Achieving Holiness through Authenticity

What we say should reveal a great deal about who we are. As stated in Sirach (27:6),

“The fruit of the tree shows the care it has had, so too does one’s speech disclose the bent of one’s mind.”

I am sure we have all said things we wish we would not have. I know I certainly have. I often think about the mistakes I have made during my lifetime and ask God for the grace to be more prudent. At times, I imagine we all have made a spontaneous response to a question or situation before we have given thought to the consequence of our words. Perhaps most of the negativity we see in our culture is the result of casual, irresponsible remarks. It seems to me that language is more crude and more disrespectful than at any time in my memory. I was guilty of some of that until I began to take my faith seriously. I still at times say things that I wish I had not said, but not in the same way I use to say them.

In the Gospel of Luke (6:45) Jesus says,

“A good person out of the store of goodness in his heart produces good, but an evil person out of a store of evil produces evil; for from the fullness of the heart the mouth speaks.”

It is very easy to respond in a negative way to a negative experience. It can just happen naturally. When we say negative or evil things it doesn’t necessarily mean we are evil unless it is habitual as a persistent negative attitude which can lead to making bad decisions. When I was in the military, away from people who knew me, I picked up the language of some of the young men around me. I don’t believe I had an evil heart, but I didn’t have a formed conscience and a developed faith that would have helped me overcome the temptation to blend in. Bad language and peer pressure were the doorways to other temptations.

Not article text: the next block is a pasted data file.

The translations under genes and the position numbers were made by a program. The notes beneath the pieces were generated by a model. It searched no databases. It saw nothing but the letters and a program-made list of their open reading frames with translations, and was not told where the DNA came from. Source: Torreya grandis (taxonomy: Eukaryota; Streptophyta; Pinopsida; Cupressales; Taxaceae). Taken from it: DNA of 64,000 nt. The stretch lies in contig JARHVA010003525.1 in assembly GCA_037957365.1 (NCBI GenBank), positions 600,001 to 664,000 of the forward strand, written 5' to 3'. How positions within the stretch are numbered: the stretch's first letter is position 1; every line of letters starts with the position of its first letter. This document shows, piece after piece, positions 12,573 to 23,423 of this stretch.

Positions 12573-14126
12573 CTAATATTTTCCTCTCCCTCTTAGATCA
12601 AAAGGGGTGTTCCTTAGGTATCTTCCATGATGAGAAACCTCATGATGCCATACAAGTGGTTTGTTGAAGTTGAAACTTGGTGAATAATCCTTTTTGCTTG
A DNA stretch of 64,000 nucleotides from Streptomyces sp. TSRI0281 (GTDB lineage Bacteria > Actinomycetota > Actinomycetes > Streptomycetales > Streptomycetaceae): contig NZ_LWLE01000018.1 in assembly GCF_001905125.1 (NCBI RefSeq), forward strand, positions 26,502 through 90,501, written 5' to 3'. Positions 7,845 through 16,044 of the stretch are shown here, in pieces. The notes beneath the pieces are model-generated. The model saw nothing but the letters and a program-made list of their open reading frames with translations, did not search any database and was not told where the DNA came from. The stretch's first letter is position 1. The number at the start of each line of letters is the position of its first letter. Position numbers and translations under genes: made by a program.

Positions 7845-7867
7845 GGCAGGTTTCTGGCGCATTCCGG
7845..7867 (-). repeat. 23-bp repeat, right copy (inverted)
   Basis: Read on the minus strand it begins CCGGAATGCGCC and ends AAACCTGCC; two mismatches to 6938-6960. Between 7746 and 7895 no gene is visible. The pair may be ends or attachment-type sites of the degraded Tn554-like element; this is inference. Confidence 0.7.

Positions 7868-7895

We all give in to temptations at times, but left unchecked they can become a storehouse of bad decisions that can affect how we see ourselves and how other people see us. Christianity calls us to enter the struggle to overcome that which leads to sin. St. Paul describes it well. He says,

“I do not do the good I want, but I do the evil I do not want.”

The first phase of the battle is to recognize what is good and what is evil. We know that Paul won this battle because he was finally able to say,

“It is no longer I who live, but Christ living in me.”

He is the example of what we must become before entering heaven.

It might seem this is beyond us, but with the help of God’s grace, it is possible. We have the same resources as Paul did. Even more than Paul because of the example and prayers of countless saints who have reached their perfection in heaven and can assist us on our journey. Like them, we have the Scriptures, the authority of the Church, and the sacraments which are the source of the grace that makes it possible for us to become saints, to do what we can only do with God’s help.

Becoming An Authentic Christian

We are all called to holiness even though we fall at times as all the saints did. When it is our desire to become spiritually mature, our faith will have a powerful influence on our lives and the decisions we make. Our faith will not only be a great benefit for us personally, but it will also have a positive impact on our families and on the Body of Christ. We will be able to draw from the goodness of our hearts to produce goodness and reach our goal to become an authentic Christian.

This, God can do in us if we have but the desire. Our Lord will give us the grace to make the changes we need to make if we pray, Jesus, I trust in you. Help me to be the person you created me to be, for my own happiness and the happiness of the people I love.

Deacon Tom FoxK.H.S. is Co-Founder & Co-Director of Pilgrim Center of Hope with his wife, Mary Jane Fox. The two left their careers after a profound conversion experience and began working full-time in ministry at their parish in 1986. After several years and having impacted tens of thousands of families, the Foxes founded Pilgrim Center of Hope in 1993 as a response to the Church’s call for a New Evangelization. Deacon Tom is an invested member of the Equestrian Order of the Holy Sepulchre of Jerusalem, a Knight of the Holy Sepulchre.

Answering Christ’s call, Pilgrim Center of Hope guides people to encounter Him so as to live in hope, as pilgrims in daily life. See what’s happening & let us journey with you! Visit

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